TitleHow patrol officers construct and use demographic maps to navigate the social landscapes of their towns of employ
NameReck, Paul (author), Hirschfield, Paul (chair), Lee, Catherine (internal member), Carr, Patrick (internal member), Dinzey-Flores, Zaire (internal member), Bashi-Treitler, Vilna (outside member), Carlson, Kenneth (outside member), Rutgers University, Graduate School - New Brunswick,
Demographic surveys--Design and construction,
DescriptionIn an effort to explain persistent racial disparities in criminal justice outcomes, this project investigates how patrol officers construct cognitive maps of various racial, ethnic, and class groups as a means of navigating the social terrain of their towns of employ. In particular, I explore how various structural and cultural features of local communities shape and condition officers' social group schemata in order to determine the influence that communal contexts have on officers' social cognition, and ultimately, their approaches to policing various racial, ethnic, and class groups. Drawing upon 49 ethnographic ride-along interviews and observations with officers in three suburban towns of varying racial, ethnic, and class diversity, I found that communal factors relating to power, culture, and space play a significant role in conditioning officers' social group schemata, and that officers within a particular town collectively construct and share racial and other social group schemata that differ in important ways from those of officers in other towns. My findings regarding the substantial degree of between town variation in officers' social group schemata challenges the notion that cognition relating to race and other social categories is a rather static, uniform process guided by subconscious racial, ethnic, and class stereotypes that are part of a macro-societal schema. In addition, my findings call into question conflict theory's fundamental premise that police officers routinely do the bidding of powerful groups at the expense of powerless groups. My findings demonstrate that even where officers in different towns share similar, negative, stereotypical views of certain racial, ethnic, and class groups, the structural constraints in some communities effectively preclude officers from targeting such groups or otherwise treating them inequitably. Above all else, my findings highlight how both social cognition and policing are heavily dependent on communal context.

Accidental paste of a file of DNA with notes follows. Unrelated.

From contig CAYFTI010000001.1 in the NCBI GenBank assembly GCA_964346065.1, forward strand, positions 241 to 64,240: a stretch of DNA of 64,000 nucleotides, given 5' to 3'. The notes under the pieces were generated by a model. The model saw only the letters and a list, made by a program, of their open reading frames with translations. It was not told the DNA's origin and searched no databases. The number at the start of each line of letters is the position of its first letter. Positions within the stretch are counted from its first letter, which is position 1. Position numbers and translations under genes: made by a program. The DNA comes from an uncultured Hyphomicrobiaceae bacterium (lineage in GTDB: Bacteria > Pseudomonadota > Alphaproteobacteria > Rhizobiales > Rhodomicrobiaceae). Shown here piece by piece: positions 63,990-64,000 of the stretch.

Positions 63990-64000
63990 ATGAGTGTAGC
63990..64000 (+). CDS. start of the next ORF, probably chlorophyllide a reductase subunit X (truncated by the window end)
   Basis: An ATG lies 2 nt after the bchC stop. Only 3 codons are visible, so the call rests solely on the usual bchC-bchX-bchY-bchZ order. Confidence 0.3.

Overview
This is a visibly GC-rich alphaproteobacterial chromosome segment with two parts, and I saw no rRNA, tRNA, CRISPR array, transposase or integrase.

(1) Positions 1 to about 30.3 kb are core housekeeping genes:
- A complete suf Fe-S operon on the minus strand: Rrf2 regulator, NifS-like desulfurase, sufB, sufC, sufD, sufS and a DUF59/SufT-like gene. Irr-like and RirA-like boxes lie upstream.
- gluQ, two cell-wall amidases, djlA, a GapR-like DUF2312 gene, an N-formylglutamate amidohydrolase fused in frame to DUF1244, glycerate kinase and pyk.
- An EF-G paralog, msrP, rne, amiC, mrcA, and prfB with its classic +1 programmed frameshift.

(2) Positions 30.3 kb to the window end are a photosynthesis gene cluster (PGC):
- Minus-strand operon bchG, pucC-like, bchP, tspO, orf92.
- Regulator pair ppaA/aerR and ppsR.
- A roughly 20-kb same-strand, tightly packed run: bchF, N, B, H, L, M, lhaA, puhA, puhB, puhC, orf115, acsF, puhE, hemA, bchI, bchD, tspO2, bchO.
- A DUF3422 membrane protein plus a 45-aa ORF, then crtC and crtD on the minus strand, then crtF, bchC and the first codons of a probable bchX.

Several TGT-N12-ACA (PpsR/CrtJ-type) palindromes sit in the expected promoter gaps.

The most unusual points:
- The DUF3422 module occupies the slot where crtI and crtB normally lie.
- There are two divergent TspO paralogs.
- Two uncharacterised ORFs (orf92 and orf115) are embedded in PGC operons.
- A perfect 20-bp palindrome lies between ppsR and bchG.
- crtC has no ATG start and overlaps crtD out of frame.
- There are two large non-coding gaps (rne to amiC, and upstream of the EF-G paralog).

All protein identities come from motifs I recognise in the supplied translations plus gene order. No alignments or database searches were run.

NoteIncludes bibliographical references (p. 522-533)
Noteby Paul Reck
CollectionGraduate School - New Brunswick Electronic Theses and Dissertations
Organization NameRutgers, The State University of New Jersey
RightsThe author owns the copyright to this work.